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A Court of Mist and Fury Audiobook – Unabridged Sarah J. Maas (Author),

THIS BOOK IS AN ABSOLUTE MASTERPIECE. Seriously, I’ve never been this ridiculously happy throughout an entire story. Feyre’s character growth is incredible. I wasn’t a huge fan of her in ACOTAR, but she really reminds me of Aelin in Heir of Fire here with how she learns to respect herself and shape her own future. Feyre developed so much incredible self-awareness, honesty, and bravery. Rhys supports her, but she doesn’t grow through him (which is SO important). She became pretty badass by the end and she’s now one of my favorite characters? Man, this book shocked the hell out of me so many times. I can’t really summarize all these feels right now, so here’s a list of the awesome:- The Court of Dreams/Rhysand’s family- every. single. detail. of the Night Court (I expect amazing fan art)- answers & the insight into all of Rysand’s previous actions- actual healthy relationships with communication (for friendships too)- how much Rhys supports and respects Feyre as an equal- the fact that this was never a love triangle!- Feyre leaves a toxic relationship for herself instead of another guy- awesome action scenes and pacing that never got slow- Feyre’s POV stopped romanticizing Tamlin’s controlling behavior from ACOTAR- Hades/Persephone retellings where Hades is the good guy are my favorite- how Feyre’s sisters got worked into the plot- THAT ENDING aghhh it was painful but the next book will be amazingI’ve seen some concerns that this book might be too steamy for teens, but I really don’t think it’s a bad thing for teens to read about consent in an empowering relationship for a change. I have seen SO many unhealthy relationships in YA books that romanticize abusive & controlling guys who are attractive because they’re threatening (??). Rhys turns out to be the complete opposite of that here. It was definitely more explicit than I thought was necessary, but I also think adults who shield teens from sex scenes have either forgotten what being a teen is like or truly dont grasp the materials that teens see/read/live. Society has enough stuff that shames teen girls, so if they want to read this then let them see a strong female character going after the life & relationship that’s healthiest for her. And before you ignore this book because of a potential love triangle or the risk that Rhysand’s previous behavior would be considered acceptable, let me assure you that this book hightails it in the opposite direction. Maas is not condoning abusive relationships in any way — quite the opposite. It’s funny to look back at my review of ACOTAR last year where I said I’d be a way bigger fan of this series if the books dropped Tamlin and went to the Night Court. Hallelujah. I mean, I was somewhat into ACOTAR, but ACOMAF just became one of my all-time favorite books. Check it out!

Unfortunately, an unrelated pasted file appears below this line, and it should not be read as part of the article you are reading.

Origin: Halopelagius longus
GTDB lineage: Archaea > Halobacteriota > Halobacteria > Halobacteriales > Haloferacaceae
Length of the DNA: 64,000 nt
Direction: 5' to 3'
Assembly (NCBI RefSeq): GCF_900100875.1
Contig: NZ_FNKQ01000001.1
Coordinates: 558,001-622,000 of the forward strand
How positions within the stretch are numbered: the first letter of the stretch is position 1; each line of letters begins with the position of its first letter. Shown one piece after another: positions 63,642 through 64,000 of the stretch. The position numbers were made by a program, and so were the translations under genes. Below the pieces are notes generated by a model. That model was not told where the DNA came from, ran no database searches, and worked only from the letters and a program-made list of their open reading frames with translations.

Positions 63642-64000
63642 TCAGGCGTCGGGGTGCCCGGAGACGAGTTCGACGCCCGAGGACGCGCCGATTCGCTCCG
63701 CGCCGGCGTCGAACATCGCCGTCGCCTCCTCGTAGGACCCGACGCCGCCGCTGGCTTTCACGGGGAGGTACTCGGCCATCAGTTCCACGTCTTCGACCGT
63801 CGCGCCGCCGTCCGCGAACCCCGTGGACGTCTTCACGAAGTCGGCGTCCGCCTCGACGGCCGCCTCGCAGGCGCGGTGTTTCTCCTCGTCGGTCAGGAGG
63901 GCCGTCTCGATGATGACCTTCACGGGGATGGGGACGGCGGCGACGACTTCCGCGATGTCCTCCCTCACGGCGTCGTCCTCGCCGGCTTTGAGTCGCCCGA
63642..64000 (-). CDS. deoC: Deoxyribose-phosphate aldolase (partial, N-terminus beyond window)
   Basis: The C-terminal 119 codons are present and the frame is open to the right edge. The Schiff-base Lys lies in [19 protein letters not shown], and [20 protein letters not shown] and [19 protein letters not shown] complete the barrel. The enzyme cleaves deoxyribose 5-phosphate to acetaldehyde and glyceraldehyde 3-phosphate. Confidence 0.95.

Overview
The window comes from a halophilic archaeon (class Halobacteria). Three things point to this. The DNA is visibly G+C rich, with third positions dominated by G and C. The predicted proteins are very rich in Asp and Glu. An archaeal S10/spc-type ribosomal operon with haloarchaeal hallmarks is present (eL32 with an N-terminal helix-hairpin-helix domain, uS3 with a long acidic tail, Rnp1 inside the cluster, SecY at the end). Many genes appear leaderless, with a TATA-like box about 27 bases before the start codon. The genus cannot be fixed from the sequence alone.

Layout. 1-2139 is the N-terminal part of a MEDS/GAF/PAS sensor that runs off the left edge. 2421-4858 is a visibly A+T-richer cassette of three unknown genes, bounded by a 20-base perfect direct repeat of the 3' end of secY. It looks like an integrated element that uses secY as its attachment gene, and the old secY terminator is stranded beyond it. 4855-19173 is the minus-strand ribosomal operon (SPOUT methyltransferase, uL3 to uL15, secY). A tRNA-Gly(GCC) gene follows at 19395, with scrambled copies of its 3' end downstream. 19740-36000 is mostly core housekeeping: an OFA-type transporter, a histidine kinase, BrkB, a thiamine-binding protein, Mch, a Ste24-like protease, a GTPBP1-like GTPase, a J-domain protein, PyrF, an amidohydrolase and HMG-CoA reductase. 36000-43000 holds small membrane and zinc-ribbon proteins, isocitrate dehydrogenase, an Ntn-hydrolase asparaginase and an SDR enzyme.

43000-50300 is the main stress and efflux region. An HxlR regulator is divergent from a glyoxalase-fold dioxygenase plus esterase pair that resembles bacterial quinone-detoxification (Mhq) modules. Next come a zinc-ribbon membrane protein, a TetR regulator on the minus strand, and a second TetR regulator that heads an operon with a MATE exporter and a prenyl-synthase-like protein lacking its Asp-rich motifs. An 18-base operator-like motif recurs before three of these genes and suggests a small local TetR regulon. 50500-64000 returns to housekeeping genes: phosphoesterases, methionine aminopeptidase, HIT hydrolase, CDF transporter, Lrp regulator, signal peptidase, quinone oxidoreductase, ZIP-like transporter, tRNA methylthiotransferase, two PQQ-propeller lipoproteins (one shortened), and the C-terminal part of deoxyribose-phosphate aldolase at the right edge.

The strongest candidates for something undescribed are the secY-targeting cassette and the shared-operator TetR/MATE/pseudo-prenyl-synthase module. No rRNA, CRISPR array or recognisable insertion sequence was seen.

A Court of Mist and Fury Audiobook – Unabridged Sarah J. Maas (Author), Review